Depression is not a normal part of aging
Health problems, reduced income and the death of a partner or loved one are just some of the difficulties often faced in older age.
With this in mind, it is perhaps unsurprising that around 7 million American adults aged 65 and older experience some form of depression. What is surprising is that depression among seniors is often overlooked and untreated.
According to the National Alliance on Mental Illness (NAMI), depression in older adults is frequently seen as a "normal" part of aging. In other words, people view it as a natural reaction to widowhood, chronic illness or other challenges that commonly occur later in life.
A Mental Health America survey of adults aged 65 and older found that only 38% of seniors believe depression is a health problem, while 58% believe it is normal to become depressed in old age.
As a result, the majority of older adults with depression do not receive any treatment for the condition. However, untreated depression can raise the risk for other health conditions and severely impact quality of life.
In line with Mental Health Awareness Week, we take a look at the potential causes of depression among older adults, some common signs of the condition, how it can be treated, and what seniors and their friends and family can do to help stave off depression in older age.
Risk factors for depression in older adults
As mentioned previously, adults often face stressful and emotional situations in later life, which can take their toll on mental health. For example, widowhood is most common in older age, and a third of widows or widowers meet the criteria for clinical depression within a month of their spouse's death. Of these, 50% remain clinically depressed a year later.
Health problems that are more common in older age - such as Alzheimer's disease, Parkinson's disease, heart disease, cancer and arthritis - can also increase the risk for later-life depression.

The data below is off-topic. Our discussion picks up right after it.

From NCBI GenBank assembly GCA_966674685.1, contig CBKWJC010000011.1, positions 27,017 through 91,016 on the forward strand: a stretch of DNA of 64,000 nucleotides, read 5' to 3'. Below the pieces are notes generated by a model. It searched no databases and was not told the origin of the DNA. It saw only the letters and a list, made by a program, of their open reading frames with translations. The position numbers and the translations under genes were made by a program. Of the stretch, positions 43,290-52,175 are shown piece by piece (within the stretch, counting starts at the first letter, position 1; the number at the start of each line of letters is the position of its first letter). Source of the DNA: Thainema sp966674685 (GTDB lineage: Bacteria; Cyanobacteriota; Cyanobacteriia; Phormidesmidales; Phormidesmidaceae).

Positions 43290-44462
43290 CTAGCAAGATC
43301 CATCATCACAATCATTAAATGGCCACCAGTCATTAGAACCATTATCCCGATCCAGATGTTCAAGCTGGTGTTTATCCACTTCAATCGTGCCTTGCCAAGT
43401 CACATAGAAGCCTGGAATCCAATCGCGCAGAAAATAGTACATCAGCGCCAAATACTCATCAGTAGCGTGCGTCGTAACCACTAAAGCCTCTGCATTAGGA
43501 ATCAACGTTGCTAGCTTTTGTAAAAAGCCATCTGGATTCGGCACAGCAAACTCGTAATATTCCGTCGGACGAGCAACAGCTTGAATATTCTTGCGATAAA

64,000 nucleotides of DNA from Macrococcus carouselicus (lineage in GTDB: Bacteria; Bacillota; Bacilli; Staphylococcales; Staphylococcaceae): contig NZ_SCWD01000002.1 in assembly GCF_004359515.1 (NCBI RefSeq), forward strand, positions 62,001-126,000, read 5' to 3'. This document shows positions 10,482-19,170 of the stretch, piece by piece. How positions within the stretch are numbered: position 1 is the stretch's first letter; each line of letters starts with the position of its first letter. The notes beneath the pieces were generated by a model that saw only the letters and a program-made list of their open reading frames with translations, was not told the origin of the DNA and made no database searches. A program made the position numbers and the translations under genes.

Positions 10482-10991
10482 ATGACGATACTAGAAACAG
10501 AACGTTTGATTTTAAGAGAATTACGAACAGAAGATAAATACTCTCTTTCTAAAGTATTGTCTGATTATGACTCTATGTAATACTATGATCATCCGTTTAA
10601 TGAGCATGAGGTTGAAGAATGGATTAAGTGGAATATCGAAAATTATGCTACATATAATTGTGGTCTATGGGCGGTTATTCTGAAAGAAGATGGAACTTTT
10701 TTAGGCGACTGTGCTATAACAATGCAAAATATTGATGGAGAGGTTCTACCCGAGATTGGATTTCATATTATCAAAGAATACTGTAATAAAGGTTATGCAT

In older age, one may also experience changes in day-to-day life that can prove difficult to adapt to, such as retirement. And it is well established that lack of social contact can be a major risk factor for depression among seniors. Interestingly, this risk remains regardless of how often seniors have telephone or written contact with their friends and relatives.
Recognizing the signs of depression
Unfortunately, depression in older adults often goes undiagnosed. Signs of the condition are often dismissed as "normal" both by health care providers and the affected individual. They may be attributed to a coexisting condition, for example, or to grief after the loss of a loved one.
But as stated by the Centers for Disease Control and Prevention (CDC): "Depression is a true and treatable medical condition, not a normal part of aging."
Symptoms of depression among seniors are very similar to those experienced by younger and middle-aged adults. These include:
• Ongoing feelings of sadness, hopelessness or pessimism
• Feelings of worthlessness or helplessness
• Excessive sleeping, insomnia or fatigue
• Loss of interest or pleasure in once enjoyable activities
• Social withdrawal
• Eating more or less than normal
• Aches and pains that do not subside with treatment
• Lack of concentration, poor memory and inability to make decisions
• Irritability and restlessness
• Thoughts of death and suicide.
While some of these signs may mimic other health conditions, the National Institute on Aging (NIA) recommend that older individuals who experience such signs should seek medical evaluation, while friends and relatives should encourage medical assessment if they spot signs of depression among loved ones.
Depression is not an inevitable part of aging
While aging is an inevitable part of life, depression is not. With early recognition, diagnosis and treatment, older adults can avoid the other emotional and physical implications of depression.
If you or someone you know is showing signs of depression, contact a health care provider for evaluation as soon as possible. As the NIA state:
"Remember, with treatment, most people will begin to feel better. Expect your mood to improve slowly. Feeling better takes time. But, it can happen."
Author: Honor Whiteman
Text abridged and adapted
With kind permission to publish from MNT
To read the complete article, please go to: Medical News Today